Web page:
Defendants additionally request that the court dismiss plaintiff's res ipsa loquitor claims on the grounds that the doctrine is usually inapplicable to car accidents. (Doc. # 29). While defendants may seek to dismiss claims or an entire complaint on the grounds of the motion to dismiss, the court will not foreclose particular arguments at this stage. Plaintiff may assert this theory in the context of her negligence action, and the court will assess the merits of any such arguments at the appropriate stage....

E. Direct negligent infliction of emotional distress

Defendants argue that plaintiff's claim for direct negligent infliction of emotional distress ("NIED") should be dismissed pursuant to Federal Rule of Civil Procedure 12(b)(6). Defendants contend that while plaintiff may bring intentional infliction of emotional distress ("IIED"), bystander NIED, and negligence claims, she may not bring claims for direct NIED. (Doc. # 29).

In Nevada, NIED claims may be brought only by bystander plaintiffs. Grotts v. Zahner, 989 P.2d 415, 416 (Nev. 1999). Nevada law does not provide a cause of action for plaintiffs to allege direct infliction of emotional distress from conduct that was merely negligent. See Kennedy v. Carriage Cemetery Serv., Inc., 727 F.Supp.2d 925, 935 (D. Nev. 2010) (discussing Schoen v. Amerco, Inc., 896 P.2d 469, 477 (Nev. 1995)).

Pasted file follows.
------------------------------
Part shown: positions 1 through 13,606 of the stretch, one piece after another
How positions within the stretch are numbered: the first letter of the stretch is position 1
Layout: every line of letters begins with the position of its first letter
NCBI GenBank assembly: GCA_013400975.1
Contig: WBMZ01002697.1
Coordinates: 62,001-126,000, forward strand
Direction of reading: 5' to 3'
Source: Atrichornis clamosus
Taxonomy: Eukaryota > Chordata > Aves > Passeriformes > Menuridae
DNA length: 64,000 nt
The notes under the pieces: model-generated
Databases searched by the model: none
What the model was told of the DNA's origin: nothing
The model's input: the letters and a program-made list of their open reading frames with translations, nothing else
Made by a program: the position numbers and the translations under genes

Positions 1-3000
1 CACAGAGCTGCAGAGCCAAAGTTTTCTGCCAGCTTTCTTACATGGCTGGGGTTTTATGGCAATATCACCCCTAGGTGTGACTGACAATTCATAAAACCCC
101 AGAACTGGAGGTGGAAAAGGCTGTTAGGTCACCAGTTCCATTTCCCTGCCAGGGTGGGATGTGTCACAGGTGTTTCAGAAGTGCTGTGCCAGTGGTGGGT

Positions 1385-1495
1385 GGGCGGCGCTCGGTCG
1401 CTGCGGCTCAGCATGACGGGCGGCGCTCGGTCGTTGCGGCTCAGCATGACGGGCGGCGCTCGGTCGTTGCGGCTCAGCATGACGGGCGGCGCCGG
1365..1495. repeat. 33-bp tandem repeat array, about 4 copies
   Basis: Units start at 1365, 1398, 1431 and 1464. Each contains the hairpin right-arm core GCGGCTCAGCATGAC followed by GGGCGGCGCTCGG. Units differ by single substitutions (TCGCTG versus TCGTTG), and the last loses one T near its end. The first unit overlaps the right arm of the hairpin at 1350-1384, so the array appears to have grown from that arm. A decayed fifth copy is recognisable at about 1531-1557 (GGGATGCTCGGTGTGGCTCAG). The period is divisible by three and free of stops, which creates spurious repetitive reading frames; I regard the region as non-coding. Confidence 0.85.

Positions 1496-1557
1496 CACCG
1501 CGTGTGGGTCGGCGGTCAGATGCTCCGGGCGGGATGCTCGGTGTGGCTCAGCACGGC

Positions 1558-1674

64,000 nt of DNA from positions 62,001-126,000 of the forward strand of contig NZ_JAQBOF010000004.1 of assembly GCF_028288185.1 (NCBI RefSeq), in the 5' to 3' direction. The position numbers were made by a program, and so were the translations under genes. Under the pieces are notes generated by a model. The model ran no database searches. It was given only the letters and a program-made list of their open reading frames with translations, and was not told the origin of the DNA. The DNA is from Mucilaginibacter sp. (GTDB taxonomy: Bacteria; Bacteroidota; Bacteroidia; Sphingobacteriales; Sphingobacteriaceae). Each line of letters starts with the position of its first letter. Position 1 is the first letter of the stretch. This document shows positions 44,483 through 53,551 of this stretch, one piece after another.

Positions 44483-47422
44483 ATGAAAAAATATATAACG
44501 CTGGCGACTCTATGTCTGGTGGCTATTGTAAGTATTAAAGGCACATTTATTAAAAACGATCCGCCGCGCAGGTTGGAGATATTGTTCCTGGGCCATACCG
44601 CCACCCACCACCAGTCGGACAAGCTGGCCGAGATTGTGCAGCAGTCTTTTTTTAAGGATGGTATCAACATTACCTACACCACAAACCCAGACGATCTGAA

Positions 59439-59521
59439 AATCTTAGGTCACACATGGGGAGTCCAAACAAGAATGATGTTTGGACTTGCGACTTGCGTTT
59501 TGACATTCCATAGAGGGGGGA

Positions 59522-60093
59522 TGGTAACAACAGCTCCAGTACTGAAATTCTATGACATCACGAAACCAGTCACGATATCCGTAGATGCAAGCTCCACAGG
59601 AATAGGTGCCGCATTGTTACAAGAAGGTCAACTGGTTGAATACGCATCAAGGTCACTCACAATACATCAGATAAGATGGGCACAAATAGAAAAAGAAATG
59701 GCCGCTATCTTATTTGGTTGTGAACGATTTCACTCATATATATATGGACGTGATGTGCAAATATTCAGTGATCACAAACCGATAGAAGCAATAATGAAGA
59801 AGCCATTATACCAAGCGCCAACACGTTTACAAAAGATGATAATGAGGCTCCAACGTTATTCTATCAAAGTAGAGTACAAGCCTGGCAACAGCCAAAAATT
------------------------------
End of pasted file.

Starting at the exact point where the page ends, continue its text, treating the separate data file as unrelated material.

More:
Therefore, while plaintiff may allege NIED as a bystander, Nevada law does not provide a viable cause of action for direct NIED on plaintiff's or her husband's behalf. Any claims of negligently-caused emotional distress may be pleaded in the context of plaintiff's cause of action for negligence. Accordingly, plaintiff's ninth claim will be dismissed.

F. Intentional infliction of emotional distress